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New Zealand’s new government has signaled a shift in economic policies aiming to boost its infrastructure and mining industries.

With a mining history dating back to the 19th century and a federal government committed to economic development through industrial growth, New Zealand offers considerable investment opportunities.

Measures such as the new Fast-track Approvals Bill — which aims to shorten the permitting process for mining and exploration — only make the country an even more attractive jurisdiction for investment.

It is essential that investors gain an understanding of New Zealand's new direction and the opportunities it represents when evaluating investment opportunities.

Brief history of New Zealand's mining sector

Tasmanian Gabriel Read’s first gold discovery in 1861 in the Tuapeka district on New Zealand's South Island became the focal point of New Zealand's first gold rush. Throughout the 1860s, numerous miners and prospectors traveled to the area that would eventually be known as Gabriel's Gully.

Individual prospectors soon gave way to larger mining organizations, culminating in the foundation of the Waihi gold mine in 1880. The mine is still operational today producing over 10 million gold ounces to date, and still producing roughly 60,000 ounces of gold annually. Gold remains a staple of New Zealand's mining industry to this day, and the country is known for producing incredibly high grades of the precious metal.

Other major mineral and resource exports of New Zealand include iron ore, oil and natural gas.

Though the scope of its mineral exports appears somewhat limited at first glance, mining was New Zealand's second most productive industry in 2023, eclipsed only by electricity, gas, water and waste services.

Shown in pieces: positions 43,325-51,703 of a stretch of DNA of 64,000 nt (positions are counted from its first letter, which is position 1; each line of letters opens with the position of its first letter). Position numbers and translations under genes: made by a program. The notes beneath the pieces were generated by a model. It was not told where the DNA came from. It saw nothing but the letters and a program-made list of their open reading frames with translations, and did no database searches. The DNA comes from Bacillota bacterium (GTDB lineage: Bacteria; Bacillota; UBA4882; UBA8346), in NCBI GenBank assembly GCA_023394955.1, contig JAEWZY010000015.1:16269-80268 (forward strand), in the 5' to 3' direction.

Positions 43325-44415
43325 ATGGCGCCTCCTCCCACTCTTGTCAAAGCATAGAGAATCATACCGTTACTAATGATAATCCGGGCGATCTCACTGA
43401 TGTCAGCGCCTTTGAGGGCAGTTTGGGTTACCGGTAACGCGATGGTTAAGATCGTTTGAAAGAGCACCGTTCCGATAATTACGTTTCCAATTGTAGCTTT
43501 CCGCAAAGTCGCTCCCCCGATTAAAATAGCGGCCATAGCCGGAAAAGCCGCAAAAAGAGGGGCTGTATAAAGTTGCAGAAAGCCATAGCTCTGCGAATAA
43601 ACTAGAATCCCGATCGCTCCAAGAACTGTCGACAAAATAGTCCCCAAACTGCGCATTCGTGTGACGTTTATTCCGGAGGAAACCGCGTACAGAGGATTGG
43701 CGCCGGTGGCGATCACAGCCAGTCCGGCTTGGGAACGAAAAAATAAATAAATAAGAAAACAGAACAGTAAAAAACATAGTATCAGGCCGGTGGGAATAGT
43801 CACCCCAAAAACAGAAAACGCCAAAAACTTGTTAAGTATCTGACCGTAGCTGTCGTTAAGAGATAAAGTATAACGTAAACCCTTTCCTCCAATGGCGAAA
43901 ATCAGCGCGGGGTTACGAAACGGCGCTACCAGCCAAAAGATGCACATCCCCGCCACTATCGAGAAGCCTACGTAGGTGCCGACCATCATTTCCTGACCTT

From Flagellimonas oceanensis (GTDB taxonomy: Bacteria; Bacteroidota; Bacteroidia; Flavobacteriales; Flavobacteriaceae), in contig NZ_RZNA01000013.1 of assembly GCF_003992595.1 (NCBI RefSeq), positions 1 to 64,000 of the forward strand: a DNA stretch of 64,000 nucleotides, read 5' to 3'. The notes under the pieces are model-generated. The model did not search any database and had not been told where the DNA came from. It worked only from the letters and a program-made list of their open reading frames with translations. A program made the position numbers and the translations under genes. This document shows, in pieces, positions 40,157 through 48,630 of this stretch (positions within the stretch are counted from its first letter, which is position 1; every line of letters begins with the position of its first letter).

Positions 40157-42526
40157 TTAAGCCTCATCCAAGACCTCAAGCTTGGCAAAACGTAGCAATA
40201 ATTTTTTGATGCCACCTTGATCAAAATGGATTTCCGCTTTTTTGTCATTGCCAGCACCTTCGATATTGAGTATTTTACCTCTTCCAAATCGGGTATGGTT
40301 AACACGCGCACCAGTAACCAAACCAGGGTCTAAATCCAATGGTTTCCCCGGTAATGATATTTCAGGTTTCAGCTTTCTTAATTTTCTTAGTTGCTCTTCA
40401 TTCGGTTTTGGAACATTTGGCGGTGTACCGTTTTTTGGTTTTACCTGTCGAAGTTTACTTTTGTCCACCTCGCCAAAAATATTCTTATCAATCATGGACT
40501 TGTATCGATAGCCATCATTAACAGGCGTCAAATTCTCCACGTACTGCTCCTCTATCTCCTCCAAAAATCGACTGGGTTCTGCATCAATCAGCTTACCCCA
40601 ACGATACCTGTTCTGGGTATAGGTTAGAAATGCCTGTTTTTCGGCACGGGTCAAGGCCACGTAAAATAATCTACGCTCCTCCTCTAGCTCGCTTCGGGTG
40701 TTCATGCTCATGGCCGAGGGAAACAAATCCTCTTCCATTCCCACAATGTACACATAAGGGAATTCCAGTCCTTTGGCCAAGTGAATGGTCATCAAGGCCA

Pushing for more production

New Zealand’s election of a new Prime Minister in late 2023 signaled a significant geopolitical shift within the country, according to an article by the Canadian Mining Journal. Up to that point, the relationship between New Zealand's government and its mining sector could be described as somewhat antagonistic at best. In August 2023, for instance, the government at the time passed legislation removing any obligation to promote the mining industry, claiming this would help its program on climate change.

The new government, on the other hand, in a bid to boost the country’s mining sector, has introduced a Fast-track Approvals Bill for infrastructure and mining projects that cut the permitting process from two years to six months. Investors and mining industry experts are incredibly optimistic about the bill, noting it has the potential to bring about a new gold rush for New Zealand. The legislation is going through the drafting process in Parliament and feedback from various groups is being discussed and incorporated into the final bill.

As reported by RNZ, on May 2, the Environment Committee fielded complaints from seven different groups.

Federated Farmers noted the bill could allow companies to seize private land through "ministerial power" rather than "fair and equitable negotiation and compensation." The New Zealand Law Society and the New Zealand Planning Institute both expressed concern the bill allowed ministers to disregard the advice of experts without explanation, citing a lack of transparency. Greenpeace, meanwhile, was highly critical of the fact the bill removed environmental protections.